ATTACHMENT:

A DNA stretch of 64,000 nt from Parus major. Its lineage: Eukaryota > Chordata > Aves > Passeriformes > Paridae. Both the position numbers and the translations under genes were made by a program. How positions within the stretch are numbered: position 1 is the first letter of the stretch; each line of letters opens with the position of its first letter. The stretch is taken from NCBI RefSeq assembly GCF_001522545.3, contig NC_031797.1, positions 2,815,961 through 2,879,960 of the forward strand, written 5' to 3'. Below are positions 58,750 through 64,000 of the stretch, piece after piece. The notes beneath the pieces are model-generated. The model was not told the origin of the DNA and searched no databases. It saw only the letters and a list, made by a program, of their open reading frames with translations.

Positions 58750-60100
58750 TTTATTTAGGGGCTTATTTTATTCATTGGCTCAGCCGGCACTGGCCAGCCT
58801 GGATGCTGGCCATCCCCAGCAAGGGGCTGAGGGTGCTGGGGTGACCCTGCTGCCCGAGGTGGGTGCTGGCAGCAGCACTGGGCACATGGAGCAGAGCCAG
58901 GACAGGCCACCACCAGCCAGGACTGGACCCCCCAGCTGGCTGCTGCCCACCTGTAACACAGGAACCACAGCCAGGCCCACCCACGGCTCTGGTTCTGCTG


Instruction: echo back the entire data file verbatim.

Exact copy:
A DNA stretch of 64,000 nt from Parus major. Its lineage: Eukaryota > Chordata > Aves > Passeriformes > Paridae. Both the position numbers and the translations under genes were made by a program. How positions within the stretch are numbered: position 1 is the first letter of the stretch; each line of letters opens with the position of its first letter. The stretch is taken from NCBI RefSeq assembly GCF_001522545.3, contig NC_031797.1, positions 2,815,961 through 2,879,960 of the forward strand, written 5' to 3'. Below are positions 58,750 through 64,000 of the stretch, piece after piece. The notes beneath the pieces are model-generated. The model was not told the origin of the DNA and searched no databases. It saw only the letters and a list, made by a program, of their open reading frames with translations.

Positions 58750-60100
58750 TTTATTTAGGGGCTTATTTTATTCATTGGCTCAGCCGGCACTGGCCAGCCT
58801 GGATGCTGGCCATCCCCAGCAAGGGGCTGAGGGTGCTGGGGTGACCCTGCTGCCCGAGGTGGGTGCTGGCAGCAGCACTGGGCACATGGAGCAGAGCCAG
58901 GACAGGCCACCACCAGCCAGGACTGGACCCCCCAGCTGGCTGCTGCCCACCTGTAACACAGGAACCACAGCCAGGCCCACCCACGGCTCTGGTTCTGCTG